"His head came forward with a jerk as he spoke, and then, for a space, no one stirred. A minute passed, and I was about to speak, when, suddenly, from somewhere out upon the deserted maindeck, there came a queer, subdued noise, as though something moved stealthily hither and thither. The man with the lamp caught me by the sleeve, and then, with an abrupt movement, slammed the door and fastened it.
"'That's IT, Sir!' he exclaimed, with a note of terror and conviction in his voice.
"I bade him be silent, while I listened; but no sound came to us through the door, and so I turned to the men and told them to let me have all they knew.
"It was little enough. They had been sitting in the galley, yarning, until, feeling tired, they had decided to go forrard and turn-in. They extinguished the light, and came out
upon the deck, closing the door behind them. Then, just as they turned to go forrard, Jessop gave out a yell. The next instant they heard him screaming in the air above their
heads, and, realising that some terrible thing was upon them, they took forthwith to their heels, and ran for the security of the fo'cas'le.
"Then I had come.
"As the men made an end of telling me, I thought I heard something outside, and held up my hand for silence. I caught the sound again. Someone was calling my name. It
was Miss Knowles. Likely enough she was calling me to supper—and she had no knowledge of the dread thing which had happened. I sprang to the door. She might be
coming along the maindeck in search of me. And there was Something out there, of which I had no conception—something unseen, but deadly tangible!
"'Stop, Sir!' shouted the men, together; but I had the door open.
"'Mr. Philips!' came the girl's voice at no great distance. 'Mr. Philips!'
"'Coming, Miss Knowles!' I shouted, and snatched the lamp from the man's hand.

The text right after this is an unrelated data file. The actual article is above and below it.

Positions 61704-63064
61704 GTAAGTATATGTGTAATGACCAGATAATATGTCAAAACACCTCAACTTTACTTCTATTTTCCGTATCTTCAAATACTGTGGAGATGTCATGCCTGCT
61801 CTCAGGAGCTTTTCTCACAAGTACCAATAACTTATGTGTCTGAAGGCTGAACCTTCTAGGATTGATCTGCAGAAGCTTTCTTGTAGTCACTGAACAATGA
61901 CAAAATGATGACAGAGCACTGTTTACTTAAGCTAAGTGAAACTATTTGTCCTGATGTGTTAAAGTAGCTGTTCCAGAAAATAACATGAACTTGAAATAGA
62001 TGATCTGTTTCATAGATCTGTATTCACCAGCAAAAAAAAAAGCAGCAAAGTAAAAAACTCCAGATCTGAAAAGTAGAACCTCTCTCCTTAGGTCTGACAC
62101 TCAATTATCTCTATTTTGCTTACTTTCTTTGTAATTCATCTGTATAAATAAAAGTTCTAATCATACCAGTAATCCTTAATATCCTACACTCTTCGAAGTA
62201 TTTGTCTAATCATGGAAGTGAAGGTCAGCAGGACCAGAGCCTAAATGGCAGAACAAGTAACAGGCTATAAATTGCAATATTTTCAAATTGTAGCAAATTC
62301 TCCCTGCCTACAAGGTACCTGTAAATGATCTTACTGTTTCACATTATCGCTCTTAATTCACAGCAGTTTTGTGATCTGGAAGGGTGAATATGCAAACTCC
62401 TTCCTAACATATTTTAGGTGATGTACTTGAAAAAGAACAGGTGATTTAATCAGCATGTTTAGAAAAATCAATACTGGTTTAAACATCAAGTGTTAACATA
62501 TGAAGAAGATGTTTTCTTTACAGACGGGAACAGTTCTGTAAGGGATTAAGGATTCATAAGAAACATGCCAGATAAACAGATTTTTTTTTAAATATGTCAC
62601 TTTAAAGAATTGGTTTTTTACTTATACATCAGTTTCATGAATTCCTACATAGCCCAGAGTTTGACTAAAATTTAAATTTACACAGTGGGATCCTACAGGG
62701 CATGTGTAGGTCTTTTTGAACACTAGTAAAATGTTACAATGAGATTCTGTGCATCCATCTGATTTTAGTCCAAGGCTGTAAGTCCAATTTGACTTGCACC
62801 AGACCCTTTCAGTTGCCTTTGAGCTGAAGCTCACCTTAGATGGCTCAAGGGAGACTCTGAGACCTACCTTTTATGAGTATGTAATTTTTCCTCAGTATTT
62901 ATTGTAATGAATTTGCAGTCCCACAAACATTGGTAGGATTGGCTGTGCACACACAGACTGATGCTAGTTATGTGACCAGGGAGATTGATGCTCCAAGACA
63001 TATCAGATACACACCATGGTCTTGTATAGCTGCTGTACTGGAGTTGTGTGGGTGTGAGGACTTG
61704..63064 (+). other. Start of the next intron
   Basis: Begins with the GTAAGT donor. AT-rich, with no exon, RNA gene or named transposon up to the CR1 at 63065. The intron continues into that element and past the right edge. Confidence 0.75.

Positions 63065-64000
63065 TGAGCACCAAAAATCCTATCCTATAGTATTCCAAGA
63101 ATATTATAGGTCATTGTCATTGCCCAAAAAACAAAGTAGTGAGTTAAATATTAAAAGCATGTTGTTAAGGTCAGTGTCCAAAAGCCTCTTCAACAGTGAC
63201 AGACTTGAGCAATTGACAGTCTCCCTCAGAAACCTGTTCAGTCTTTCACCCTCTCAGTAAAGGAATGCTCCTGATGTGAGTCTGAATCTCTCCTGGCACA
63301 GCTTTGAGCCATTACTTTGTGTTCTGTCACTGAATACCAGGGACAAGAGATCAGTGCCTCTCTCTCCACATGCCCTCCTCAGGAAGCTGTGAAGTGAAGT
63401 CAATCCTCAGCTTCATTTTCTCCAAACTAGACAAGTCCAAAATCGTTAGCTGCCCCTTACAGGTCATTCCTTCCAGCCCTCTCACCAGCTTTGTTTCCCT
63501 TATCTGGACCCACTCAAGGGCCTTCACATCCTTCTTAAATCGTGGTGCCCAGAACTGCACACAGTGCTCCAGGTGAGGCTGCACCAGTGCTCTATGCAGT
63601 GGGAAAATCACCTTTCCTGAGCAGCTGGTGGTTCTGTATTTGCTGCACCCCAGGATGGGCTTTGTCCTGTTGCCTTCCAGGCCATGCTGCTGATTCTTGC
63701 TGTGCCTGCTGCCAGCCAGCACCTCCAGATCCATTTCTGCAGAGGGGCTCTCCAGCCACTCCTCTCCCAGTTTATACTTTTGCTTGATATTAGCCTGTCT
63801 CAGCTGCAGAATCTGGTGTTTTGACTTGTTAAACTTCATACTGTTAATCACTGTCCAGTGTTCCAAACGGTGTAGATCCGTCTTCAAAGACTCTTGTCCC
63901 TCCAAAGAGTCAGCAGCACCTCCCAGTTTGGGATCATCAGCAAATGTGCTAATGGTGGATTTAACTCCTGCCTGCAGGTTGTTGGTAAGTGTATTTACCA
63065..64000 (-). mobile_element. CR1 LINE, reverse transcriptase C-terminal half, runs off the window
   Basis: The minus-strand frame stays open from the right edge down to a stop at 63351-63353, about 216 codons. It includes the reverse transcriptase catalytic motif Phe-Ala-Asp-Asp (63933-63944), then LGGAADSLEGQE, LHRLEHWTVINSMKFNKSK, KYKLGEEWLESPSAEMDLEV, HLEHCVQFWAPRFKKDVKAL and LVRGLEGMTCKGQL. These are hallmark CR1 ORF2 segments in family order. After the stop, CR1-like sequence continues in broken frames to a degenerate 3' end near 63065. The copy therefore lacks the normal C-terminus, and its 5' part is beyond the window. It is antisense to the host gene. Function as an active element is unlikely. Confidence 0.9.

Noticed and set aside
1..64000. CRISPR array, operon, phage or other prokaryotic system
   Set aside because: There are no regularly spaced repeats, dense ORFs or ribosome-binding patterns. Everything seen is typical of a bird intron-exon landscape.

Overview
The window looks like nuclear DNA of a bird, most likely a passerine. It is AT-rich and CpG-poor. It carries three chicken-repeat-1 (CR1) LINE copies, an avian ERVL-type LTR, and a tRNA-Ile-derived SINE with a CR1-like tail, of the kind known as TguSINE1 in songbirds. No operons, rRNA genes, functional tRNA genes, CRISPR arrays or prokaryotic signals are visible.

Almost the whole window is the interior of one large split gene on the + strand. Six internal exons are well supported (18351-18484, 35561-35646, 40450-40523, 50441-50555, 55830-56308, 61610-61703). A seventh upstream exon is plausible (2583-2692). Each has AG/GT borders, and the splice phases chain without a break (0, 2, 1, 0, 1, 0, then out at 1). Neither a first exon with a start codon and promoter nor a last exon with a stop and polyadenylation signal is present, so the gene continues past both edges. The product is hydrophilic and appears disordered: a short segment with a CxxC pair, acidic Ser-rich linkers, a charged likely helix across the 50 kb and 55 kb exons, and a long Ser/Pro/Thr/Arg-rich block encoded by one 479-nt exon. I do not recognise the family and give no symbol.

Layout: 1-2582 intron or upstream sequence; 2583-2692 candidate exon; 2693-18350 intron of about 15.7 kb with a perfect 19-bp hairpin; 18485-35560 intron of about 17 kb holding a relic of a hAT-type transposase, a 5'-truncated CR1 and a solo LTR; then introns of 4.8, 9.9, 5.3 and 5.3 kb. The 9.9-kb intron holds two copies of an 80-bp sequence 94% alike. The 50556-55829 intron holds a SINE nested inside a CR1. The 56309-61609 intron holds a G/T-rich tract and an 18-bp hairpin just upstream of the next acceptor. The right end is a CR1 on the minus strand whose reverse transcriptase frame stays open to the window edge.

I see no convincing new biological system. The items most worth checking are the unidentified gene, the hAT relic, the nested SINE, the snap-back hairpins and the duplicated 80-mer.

"'The next instant, I was running aft, holding the lamp high, and glancing fearfully from side to side. I reached the place where the mainmast had been, and spied the girl
coming towards me.
"'Go back!' I shouted. 'Go back!'
"She turned at my shout, and ran for the poop ladder. I came up with her, and followed close at her heels. On the poop, she turned and faced me.
"'What is it, Mr. Philips?'
"I hesitated. Then:—
"'I don't know!' I said.
"'My father heard something,' she began. 'He sent me. He——'
"I put up my hand. It seemed to me that I had caught again the sound of something stirring on the maindeck.
"'Quick!' I said sharply. 'Down into the cabin!.' And she, being a sensible girl, turned and ran down without waste of time. I followed, closing and fastening the companion-
doors behind me.
"In the saloon, we had a whispered talk, and I told her everything. She bore up bravely, and said nothing; though her eyes were very wide, and her face pale. Then the Captain's voice came to us from the adjoining cabin.
"'Is Mr. Philips there, Mary?'
"'Bring him in.'
"I went in.
"'What was it, Mr. Philips?' he asked, collectedly.
"I hesitated; for I was willing to spare him the ill news; but he looked at me with calm eyes for a moment, and I knew that it was useless attempting to deceive him.
"'Something has happened, Mr. Philips,' he said, quietly. 'You need not be afraid to tell me.'
"At that, I told him so much as I knew, he listening, and nodding his comprehension of the story.
"'It must be something big,' he remarked, when I had made an end. 'And yet you saw nothing when you came aft?'
"'No,' I replied.
"'It is something in the weed,' he went on. 'You will have to keep off the deck at night.'
"After a little further talk, in which he displayed a calmness that amazed me, I left him, and went presently to my berth.
"The following day, I took the two men, and, together, we made a thorough search through the ship; but found nothing. It was evident to me that the Captain was right.